By Donella Meadows
–February 27, 1992—-
The first shipment of 2300 pints of irradiated strawberries left a new $7 million plant in Tampa last January — the first commercial food irradiation plant in the United States. When the berries arrived at a North Miami Beach supermarket, they were greeted by protesters.
In the Ivory Coast in Africa a similar plant is under construction. Its primary product will be irradiated yams. Some 36 countries around the world have approved the sale of irradiated foods ranging from fish to potatoes to eggs. But nowhere are consumers entirely comfortable with the idea of eating food that has been treated with radiation.
Their qualms come from ignorance, say the UN Food and Agriculture Organization, the International Atomic Energy Agency, and the World Health Organization, all of which have pronounced irradiated food safe. The idea of preserving food with radiation has been studied for 40 years. Eleven years ago the Codex Alimentarius Commission, the 130-country body that sets international food standards ruled that irradiation “presents no toxicological hazard.”
The confusion in the minds of many protesters is the idea that irradiated food is radioactive. It isn’t, not any more than you are when you get an X-ray.
Here’s how irradiation works. The food is carried on a conveyer belt into a lead-lined, thick-walled protective chamber, like the one around a nuclear power plant. When the food is inside and the chamber is sealed, glowing blue rods of cobalt-60 are mechanically lifted out of a pool of water. The cobalt-60 is unstable; its atoms break down, and as they do so, they release gamma rays, streaks of energy, much like X-rays.
If you had a fleck of cobalt-60 inside you it could do a lot of damage, because it would continually be sending out gamma rays, which would break down your cells and tissues. If you stood near a fleck of cobalt-60, however, the gamma rays would bombard you from a greater distance, and if you walked away, or if the cobalt source was removed, the damage would stop. You wouldn’t continue to carry its source around with you.
The strawberries in the irradiation plant are exposed to cobalt-60 from a distance. Gamma rays zap into them, carrying just the right frequencies of energy to break some of the bonds that hold together the organic molecules that make up insects, molds, and bacteria that spoil food. The radiation may also tear apart enzymes within the berries that cause them to overripen, or cells within onions and potatoes that cause them to sprout.
Different foods are exposed to the radiation for somewhere between 15 minutes and an hour. Then the cobalt-60 is lowered back into the pool, and the conveyor belt carries the food to a sanitized chamber, where it is wrapped so that no further spoiling agents can touch it.
This treatment can extend the life of fresh strawberries by three weeks. Irradiation can kill weevils in grain, salmonella in chicken, and trichinosis in pork. Especially in the tropics, it could reduce the shocking 40 percent post-harvest loss of food in countries that badly need more food. Irradiated foods should easily pass international quarantines, because they could be guaranteed not to be carrying Medflies or anthrax or potato blight or any other infection or pest.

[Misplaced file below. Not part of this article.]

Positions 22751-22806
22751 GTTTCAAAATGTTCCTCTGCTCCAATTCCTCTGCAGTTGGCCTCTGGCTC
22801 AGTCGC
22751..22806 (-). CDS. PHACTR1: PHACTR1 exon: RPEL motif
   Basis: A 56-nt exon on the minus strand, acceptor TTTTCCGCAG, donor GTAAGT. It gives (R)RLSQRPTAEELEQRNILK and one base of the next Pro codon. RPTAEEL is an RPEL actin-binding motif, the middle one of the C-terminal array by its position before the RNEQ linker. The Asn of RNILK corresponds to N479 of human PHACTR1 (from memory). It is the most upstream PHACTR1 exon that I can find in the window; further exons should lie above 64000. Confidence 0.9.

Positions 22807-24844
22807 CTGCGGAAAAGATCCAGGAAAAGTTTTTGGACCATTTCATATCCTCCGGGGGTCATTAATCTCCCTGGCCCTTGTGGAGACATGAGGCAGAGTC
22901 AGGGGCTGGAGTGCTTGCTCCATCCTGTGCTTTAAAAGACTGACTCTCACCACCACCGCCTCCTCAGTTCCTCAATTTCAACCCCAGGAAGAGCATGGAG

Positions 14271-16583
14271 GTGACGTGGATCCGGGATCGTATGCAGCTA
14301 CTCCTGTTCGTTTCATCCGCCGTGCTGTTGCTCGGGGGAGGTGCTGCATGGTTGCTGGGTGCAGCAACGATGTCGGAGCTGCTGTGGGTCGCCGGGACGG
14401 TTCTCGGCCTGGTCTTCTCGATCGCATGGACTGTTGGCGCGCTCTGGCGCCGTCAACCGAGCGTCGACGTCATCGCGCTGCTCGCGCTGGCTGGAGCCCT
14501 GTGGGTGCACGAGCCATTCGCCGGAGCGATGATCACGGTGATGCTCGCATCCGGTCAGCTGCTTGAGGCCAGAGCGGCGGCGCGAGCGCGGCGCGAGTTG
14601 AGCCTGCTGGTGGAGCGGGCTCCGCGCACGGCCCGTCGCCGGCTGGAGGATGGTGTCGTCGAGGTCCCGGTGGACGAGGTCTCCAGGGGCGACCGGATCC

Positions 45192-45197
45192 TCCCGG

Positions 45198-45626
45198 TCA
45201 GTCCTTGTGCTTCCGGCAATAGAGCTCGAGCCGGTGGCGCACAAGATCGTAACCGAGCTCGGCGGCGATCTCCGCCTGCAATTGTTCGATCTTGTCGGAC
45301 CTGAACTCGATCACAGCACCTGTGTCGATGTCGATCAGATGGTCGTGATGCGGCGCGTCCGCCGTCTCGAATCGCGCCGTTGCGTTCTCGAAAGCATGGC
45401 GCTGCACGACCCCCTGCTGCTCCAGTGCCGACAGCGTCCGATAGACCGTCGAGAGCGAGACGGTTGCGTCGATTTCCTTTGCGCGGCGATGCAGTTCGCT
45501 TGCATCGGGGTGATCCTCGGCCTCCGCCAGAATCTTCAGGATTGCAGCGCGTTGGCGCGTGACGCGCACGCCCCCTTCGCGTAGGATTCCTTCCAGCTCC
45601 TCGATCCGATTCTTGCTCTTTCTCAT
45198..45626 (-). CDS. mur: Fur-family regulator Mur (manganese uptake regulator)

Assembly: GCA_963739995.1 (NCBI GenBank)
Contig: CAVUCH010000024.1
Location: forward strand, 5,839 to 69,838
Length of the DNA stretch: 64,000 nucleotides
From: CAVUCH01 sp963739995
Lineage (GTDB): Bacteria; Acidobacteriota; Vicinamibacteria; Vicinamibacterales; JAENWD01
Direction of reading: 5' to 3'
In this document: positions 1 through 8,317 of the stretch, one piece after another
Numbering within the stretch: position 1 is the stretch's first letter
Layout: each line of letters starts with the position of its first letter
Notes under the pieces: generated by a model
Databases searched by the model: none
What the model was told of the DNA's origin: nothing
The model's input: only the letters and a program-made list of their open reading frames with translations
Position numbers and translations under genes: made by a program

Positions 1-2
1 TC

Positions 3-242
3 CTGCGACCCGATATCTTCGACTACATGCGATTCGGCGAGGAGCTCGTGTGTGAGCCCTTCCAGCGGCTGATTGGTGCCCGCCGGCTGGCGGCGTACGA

Those are the benefits and potentials, and they are many. Then there are the costs and problems. Irradiation is not a cheap or simple technique. It involves the transport, use, and disposal of dangerous radioactive materials. And then there is the interesting question of what the gamma rays, which are so deadly to the enemies of the food, do to the food itself.
The radiation hits whatever chemical bond it hits. It could take apart a DNA molecule so a mold cell can’t reproduce, or it could take apart a molecule that gives the strawberry its wonderful aroma and flavor. It may alter an amino acid so it is no longer a human nutrient; it may knock apart a vitamin or a sugar molecule.
Foods that have been irradiated have somewhat altered taste and nutrient content, but the damage is random and partial. As far as anyone knows — though in truth no one knows for sure — none of the molecular fragments that are created are harmful. Mostly an irradiated strawberry is still a strawberry.
Is it worth eating? It’s probably safe, but unless I were starving, I wouldn’t eat it. In poor countries radiation may be a justifiable method of food preservation (although the cost of a plant might better be spent on decent storage bins or refrigerators). But in rich countries, let’s face it, irradiation is mainly a way for stores to keep strawberries on the shelves for three weeks.
Like additives, like packaging, like most kinds of prepared foods, irradiation increases the convenience and profit of food purveyors, not the health or welfare of consumers. It further distances us in space and time from the sources of our food. It further trains our sense to be satisfied with vague hints of the tastes and smells of fresh produce. Even if irradiated foods are not provably harmful, they are a long way from whole or healthy.
Radiation rips apart not only the bonds within the food molecules, but also the bonds between the farmer and the buyer, between the consumer and the land — bonds that in our world are already too much broken.
Copyright Sustainability Institute 1992